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Founding Fathers’ Cultural Initiatives

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Milestones in the AUB Founding Fathers' Work in Syria

The founding of the Syrian Protestant College (SPC) was not the unique achievement of the American Missionaries, during the second half of the 19th century, but it was part of a series of cultural activities that the SPC’s founding fathers were major partners in. These ventures started as early as 1834 with the transfer of the American Press, American Mission Press,  from Malta to Beirut , to the founding of the Abeih Boy’s Seminary (1843), the establishment of the Syrian Society of Arts and Sciences (1847-1852), the translation of the Bible (1847-1865), the establishment of the Lee Observatory (1874-1979) and founding of the Syrian Protestant College  (SPC) (1866) which changed to the American University of Beirut in 1920. These activities highlight the endeavors, interaction, and cooperation between the AUB founding fathers with other missionaries, their students, natives, and local scholars. This academic, cultural, and social collaborations are portrayed through major milestones in AUB Founding Fathers’ work in Syria. All the above projects or initiatives closed or vanished except for the American University of Beirut which developed and flourished through the years.

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The American Press.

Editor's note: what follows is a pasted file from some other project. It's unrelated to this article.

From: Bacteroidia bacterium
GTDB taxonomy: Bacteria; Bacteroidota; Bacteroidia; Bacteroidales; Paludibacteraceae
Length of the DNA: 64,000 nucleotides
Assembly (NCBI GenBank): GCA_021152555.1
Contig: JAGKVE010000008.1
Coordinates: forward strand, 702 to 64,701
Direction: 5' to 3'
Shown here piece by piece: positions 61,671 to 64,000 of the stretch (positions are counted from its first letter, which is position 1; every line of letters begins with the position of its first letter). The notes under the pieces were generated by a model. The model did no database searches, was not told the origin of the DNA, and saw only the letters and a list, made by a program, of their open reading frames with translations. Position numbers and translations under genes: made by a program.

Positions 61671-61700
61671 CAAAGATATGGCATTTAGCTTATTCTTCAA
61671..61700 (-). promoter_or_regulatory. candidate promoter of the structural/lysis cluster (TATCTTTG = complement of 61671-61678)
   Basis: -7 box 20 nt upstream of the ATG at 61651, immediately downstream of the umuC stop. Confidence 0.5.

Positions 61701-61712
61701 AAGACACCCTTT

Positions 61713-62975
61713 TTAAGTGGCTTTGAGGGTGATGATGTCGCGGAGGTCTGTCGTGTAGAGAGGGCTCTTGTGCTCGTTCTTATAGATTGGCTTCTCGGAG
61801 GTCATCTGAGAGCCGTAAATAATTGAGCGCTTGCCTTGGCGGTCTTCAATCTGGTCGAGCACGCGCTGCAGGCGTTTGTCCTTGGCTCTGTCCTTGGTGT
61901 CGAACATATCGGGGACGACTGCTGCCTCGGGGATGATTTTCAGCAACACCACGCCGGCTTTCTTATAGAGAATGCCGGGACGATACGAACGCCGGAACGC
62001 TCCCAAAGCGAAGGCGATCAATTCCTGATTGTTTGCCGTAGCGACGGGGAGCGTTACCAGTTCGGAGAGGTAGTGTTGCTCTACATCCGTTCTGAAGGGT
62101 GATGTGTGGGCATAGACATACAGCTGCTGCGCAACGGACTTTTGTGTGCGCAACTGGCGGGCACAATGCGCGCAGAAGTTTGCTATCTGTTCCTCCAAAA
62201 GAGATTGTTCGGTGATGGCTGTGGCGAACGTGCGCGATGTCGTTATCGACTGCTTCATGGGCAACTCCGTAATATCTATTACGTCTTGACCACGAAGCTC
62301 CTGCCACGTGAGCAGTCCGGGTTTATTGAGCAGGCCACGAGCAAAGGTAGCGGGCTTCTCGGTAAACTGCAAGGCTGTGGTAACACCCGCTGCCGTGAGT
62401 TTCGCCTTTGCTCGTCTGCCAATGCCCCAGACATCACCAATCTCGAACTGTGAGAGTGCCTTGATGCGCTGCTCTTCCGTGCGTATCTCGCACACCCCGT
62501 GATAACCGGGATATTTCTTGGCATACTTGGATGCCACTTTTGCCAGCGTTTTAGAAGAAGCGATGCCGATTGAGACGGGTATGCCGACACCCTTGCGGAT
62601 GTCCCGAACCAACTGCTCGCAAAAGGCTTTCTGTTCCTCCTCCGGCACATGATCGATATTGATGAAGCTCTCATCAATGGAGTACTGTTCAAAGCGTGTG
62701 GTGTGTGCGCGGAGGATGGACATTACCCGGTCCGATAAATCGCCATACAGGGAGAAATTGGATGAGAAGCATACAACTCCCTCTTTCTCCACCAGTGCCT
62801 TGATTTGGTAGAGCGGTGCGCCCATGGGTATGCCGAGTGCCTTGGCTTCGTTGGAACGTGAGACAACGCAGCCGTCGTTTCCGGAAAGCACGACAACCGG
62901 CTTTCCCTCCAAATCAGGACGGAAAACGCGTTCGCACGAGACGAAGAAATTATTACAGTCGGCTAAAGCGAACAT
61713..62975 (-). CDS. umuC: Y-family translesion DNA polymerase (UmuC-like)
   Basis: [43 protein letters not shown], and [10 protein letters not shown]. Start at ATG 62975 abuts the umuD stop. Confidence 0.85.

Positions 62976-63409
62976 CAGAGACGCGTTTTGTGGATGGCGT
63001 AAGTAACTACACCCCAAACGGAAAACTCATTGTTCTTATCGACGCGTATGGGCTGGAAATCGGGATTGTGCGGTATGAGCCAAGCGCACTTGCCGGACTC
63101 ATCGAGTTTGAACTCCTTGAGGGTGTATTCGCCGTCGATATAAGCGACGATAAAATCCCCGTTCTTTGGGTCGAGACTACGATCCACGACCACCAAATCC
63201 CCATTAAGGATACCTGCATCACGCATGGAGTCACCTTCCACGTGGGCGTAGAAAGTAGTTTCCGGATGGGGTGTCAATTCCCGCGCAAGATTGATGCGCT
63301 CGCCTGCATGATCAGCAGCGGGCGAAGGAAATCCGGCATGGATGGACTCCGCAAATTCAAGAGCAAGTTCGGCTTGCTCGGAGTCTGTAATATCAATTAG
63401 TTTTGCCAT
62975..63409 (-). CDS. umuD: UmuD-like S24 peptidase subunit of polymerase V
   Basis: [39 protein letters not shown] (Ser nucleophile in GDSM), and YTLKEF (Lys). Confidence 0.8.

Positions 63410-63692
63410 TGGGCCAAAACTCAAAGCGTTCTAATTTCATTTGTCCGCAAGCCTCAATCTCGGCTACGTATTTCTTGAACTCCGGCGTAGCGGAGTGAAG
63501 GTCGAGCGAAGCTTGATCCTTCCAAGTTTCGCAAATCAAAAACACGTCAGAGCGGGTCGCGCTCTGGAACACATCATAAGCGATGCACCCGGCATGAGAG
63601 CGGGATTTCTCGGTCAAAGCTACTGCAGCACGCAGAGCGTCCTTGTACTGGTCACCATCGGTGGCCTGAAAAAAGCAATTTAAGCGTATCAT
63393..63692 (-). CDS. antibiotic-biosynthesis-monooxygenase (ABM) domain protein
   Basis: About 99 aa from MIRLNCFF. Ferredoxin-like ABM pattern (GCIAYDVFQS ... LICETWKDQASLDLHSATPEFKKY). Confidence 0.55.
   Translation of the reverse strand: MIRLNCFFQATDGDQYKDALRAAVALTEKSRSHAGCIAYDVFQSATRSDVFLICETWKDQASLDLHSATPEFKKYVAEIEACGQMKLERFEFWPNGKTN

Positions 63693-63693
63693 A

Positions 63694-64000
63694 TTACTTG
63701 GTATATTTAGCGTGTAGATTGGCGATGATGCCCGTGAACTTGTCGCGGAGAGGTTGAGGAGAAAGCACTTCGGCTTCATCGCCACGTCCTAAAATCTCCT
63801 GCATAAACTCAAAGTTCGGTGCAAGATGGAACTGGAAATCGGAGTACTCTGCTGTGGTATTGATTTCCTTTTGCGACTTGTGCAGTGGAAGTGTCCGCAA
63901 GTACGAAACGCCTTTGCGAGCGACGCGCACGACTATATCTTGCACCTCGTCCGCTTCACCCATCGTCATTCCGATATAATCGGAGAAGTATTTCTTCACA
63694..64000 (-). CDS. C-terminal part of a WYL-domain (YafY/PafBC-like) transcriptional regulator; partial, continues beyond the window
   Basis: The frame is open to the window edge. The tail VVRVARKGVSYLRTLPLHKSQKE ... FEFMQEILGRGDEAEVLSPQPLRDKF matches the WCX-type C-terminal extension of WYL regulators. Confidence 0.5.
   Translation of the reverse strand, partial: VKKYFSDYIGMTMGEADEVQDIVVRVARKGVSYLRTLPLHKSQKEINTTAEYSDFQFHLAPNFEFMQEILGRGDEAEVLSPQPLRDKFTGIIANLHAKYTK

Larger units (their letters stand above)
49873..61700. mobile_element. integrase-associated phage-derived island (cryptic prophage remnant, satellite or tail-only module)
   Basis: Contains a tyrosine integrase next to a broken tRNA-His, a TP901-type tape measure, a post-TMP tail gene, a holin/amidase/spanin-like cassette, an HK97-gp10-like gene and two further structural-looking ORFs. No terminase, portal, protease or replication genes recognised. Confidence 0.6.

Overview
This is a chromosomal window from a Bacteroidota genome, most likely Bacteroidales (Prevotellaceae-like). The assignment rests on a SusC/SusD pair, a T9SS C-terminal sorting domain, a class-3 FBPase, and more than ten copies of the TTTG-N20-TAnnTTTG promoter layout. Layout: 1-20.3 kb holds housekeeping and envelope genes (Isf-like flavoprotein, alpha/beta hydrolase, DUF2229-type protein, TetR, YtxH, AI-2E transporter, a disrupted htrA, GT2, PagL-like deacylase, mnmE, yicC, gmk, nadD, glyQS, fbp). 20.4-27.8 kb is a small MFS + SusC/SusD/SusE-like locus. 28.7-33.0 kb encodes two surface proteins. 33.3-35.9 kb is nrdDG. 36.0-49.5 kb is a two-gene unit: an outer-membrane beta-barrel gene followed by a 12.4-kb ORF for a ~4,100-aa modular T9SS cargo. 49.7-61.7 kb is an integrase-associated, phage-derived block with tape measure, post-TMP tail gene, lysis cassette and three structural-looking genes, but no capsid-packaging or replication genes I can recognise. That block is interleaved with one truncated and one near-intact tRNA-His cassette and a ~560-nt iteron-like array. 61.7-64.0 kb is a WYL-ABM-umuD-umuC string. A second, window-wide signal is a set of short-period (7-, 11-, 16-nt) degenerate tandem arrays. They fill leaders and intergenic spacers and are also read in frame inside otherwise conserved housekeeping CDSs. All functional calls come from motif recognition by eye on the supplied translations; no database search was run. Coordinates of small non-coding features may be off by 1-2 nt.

Jessup, H. (1910). Fifty-three years in Syria. New York: Fleming H. Revell Co.

American Press, 1834-1965

After establishing the American Press (a.k.a. American Mission Press) in Malta in 1822, American missionaries transferred it to Beirut, in 1834. It stood out among other early printing presses in the region. The press published books in seven languages: Arabic, Turkish, Armenian, Hebrew, Greek, Kurdish, and Spanish. At first, missionaries commissioned the press to print books of theology necessary for preaching purposes, but later published books covering different academic subjects to meet the needs of newly founded schools across Syria. The Press introduced printing Arabic letters with diacritical marks (al-ḥarf al-mashkūl), referred to as the American font (al-ḥarf al-amercāni). Prominent American missionaries like Eli Smith, Cornelius Van Dyck, William Thomson, and Henry Jessup managed the press operations. These administrators recruited local citizens as printers, binders, type compositors, copyists, translators, authors, and correctors. Among the local scholars and literary men associated with the Press were Faris al-Shidyaq, Sheikh Nassif al-Yaziji, Butrus al-Bustani, Tannus al-Haddad, Sheikh Yusuf al-Assir, Ibrahim Hourani, and Assaad Khairallah. The Press published around 2,960 books during its 142 years of service. Around the 1950s, the administration of the press became under the National Evangelical Synod in Syria and Lebanon and its name changed to the National Evangelical Press with Rizkallah Halabi, journalist, and educator from Zahlé, as its manager. The Press closed in 1965.